B.C.'s $500-million housing affordability plan to create new rental units: Clark

Rob Shaw, Cheryl Chan | Vancouver Sun

VICTORIA — Premier Christy Clark says B.C. will use half a billion dollars in profits from the real estate sector to make the largest investment in new rental units in the province’s history.

Clark said 2,900 new rental units will be created as the government partners with non-profit groups, community agencies and the private sector to build a mix of new housing. That could include government purchasing existing homes and condos from private developers and earmarking them for lower-income residents.

“This is by far the biggest amount that any government has invested in British Columbia’s history in affordable housing, and now is the time,” she said. She acknowledged it’s not going to solve the entire problem but is part of continued announcements on the housing file.

Her government said the new housing would help “low-to moderate-income renters, seniors, youth, students, adults with developmental disabilities, Aboriginal people and women and children.”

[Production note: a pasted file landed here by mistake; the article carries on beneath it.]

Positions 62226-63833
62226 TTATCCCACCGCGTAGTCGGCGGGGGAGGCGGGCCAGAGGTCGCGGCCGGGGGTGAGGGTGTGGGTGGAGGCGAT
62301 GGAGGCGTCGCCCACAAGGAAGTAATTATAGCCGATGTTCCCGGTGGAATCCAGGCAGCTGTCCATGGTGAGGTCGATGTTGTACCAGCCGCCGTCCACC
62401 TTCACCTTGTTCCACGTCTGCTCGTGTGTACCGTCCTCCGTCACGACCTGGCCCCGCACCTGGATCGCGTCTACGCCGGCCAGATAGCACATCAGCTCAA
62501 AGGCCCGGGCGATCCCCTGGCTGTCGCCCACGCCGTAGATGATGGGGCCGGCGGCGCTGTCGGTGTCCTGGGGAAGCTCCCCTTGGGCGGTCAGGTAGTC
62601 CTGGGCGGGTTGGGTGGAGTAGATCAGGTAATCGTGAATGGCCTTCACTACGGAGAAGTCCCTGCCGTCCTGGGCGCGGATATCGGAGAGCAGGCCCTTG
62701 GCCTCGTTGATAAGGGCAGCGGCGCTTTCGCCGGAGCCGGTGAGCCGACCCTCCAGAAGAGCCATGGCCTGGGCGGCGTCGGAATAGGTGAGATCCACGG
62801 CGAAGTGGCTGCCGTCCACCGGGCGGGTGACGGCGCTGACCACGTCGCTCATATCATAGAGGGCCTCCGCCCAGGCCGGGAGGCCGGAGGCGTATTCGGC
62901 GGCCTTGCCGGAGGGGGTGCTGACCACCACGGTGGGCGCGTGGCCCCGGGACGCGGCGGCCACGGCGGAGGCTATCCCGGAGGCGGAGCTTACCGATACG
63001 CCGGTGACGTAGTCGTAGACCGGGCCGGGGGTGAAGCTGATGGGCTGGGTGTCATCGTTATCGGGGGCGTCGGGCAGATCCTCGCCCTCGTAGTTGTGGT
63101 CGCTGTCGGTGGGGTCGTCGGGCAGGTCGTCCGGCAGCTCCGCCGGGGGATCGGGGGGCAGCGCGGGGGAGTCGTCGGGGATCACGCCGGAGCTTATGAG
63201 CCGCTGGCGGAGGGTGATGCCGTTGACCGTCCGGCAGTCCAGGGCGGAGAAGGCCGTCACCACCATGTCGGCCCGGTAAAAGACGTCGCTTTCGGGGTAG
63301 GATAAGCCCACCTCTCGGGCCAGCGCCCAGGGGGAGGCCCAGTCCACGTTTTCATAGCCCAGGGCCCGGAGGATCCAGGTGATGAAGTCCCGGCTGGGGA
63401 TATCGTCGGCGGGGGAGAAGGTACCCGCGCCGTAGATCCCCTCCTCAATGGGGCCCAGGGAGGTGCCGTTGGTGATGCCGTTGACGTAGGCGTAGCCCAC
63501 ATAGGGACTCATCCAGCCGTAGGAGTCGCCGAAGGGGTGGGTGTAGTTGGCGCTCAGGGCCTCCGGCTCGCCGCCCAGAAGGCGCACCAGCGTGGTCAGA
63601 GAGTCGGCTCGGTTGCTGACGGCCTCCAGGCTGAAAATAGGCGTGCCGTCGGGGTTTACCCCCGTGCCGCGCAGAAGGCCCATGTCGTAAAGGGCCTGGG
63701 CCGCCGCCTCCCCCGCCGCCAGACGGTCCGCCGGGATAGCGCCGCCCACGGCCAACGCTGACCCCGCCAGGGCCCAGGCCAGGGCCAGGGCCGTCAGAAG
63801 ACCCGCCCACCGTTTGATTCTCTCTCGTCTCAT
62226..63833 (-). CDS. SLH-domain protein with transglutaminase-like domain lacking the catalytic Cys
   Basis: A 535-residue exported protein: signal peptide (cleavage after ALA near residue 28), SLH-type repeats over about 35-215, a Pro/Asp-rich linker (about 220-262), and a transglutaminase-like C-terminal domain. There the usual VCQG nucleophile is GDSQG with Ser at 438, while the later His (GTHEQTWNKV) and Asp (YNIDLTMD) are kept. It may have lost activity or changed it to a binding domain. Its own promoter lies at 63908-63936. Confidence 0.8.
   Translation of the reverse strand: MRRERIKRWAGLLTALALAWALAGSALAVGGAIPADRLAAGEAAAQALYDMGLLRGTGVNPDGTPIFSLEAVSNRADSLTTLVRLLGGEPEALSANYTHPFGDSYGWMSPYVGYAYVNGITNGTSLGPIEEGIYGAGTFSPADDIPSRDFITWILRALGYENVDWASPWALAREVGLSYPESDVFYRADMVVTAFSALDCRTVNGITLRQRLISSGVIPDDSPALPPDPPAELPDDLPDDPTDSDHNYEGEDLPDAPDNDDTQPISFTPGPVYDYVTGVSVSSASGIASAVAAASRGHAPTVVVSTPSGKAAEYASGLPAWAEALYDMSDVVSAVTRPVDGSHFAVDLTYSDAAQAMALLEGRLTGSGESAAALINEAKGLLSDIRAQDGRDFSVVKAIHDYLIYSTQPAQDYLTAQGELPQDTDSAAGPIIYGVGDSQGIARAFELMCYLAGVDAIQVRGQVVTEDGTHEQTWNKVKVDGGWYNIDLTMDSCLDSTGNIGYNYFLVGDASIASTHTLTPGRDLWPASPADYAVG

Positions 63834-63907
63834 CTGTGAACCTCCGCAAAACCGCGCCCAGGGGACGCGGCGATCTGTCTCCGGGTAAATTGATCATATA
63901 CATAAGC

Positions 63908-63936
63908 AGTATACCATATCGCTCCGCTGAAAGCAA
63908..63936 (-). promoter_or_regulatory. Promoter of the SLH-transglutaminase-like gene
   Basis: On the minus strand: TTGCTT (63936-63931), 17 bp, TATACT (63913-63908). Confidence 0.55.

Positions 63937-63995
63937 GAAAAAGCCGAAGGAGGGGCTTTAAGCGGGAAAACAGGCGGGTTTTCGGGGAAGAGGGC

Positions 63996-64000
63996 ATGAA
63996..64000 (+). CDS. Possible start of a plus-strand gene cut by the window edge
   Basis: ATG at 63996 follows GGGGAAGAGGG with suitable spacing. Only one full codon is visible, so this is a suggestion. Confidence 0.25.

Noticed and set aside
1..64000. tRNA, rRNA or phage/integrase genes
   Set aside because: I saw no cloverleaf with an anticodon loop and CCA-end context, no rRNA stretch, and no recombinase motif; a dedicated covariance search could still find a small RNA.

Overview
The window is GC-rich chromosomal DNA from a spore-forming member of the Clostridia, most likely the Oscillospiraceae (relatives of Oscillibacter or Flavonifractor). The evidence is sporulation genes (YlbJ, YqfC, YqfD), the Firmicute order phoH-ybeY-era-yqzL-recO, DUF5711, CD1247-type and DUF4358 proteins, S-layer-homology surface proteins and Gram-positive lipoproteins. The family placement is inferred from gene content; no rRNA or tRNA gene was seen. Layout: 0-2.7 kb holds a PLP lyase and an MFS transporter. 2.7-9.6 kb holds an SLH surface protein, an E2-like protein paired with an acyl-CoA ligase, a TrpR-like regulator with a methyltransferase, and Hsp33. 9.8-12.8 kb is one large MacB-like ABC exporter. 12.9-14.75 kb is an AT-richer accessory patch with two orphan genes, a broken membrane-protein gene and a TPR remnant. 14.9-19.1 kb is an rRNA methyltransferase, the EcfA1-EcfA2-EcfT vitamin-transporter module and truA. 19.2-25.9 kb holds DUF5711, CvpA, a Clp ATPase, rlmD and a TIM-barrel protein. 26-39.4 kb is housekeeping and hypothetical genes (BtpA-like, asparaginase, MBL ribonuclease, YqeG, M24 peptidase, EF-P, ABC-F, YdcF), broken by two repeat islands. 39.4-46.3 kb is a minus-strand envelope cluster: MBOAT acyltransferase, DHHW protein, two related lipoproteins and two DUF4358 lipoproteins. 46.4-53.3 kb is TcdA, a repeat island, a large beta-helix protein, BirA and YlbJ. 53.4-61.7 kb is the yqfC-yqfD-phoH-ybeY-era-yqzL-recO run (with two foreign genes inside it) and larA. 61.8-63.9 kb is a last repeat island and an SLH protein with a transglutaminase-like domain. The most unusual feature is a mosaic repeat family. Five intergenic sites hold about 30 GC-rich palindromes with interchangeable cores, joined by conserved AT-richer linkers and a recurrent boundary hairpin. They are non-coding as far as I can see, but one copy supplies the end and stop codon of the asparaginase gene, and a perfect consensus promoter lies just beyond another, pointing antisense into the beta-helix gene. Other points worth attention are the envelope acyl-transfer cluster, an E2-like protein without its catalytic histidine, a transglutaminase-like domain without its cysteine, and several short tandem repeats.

The plan is funded with $500 million in real estate tax profits the government set aside last week for housing affordability projects.

The projects must be approved by March 2017, the end of government’s fiscal year, and completed over the following 24 to 36 months, the government said. Specific projects will be announced “in the coming months,” said a news release.

The new money is in addition to $355 million over five years — to create 2,000 new affordable housing units — that the government announced in February.

A government news release said the types of projects for consideration include purchasing or building housing for: youth aging out of care at 18 years old, seniors in rural areas, seniors in urban areas, students in partnership with post-secondary institutions, repurposed units for youth in transition, on and off reserve aboriginal housing, single women and children fleeing abuse, and “strategic acquisitions” to protect the supply of affordable rental housing.

The announcement is part of what the premier has billed as her “six key principles” to respond to the housing affordability crisis. That included removing the real estate industry’s ability to police itself and instituting a 15 per cent foreign buyer tax on Metro Vancouver real estate purchases.

Clark has also said her government needs to emphasize increasing the supply of housing and rental units, help first-time buyers get into the market, and increase density along planned new transit lines.

The Liberal government has been criticized for its slow response to the housing crisis, and for not intervening sooner as prices skyrocketed and foreign investment increased.

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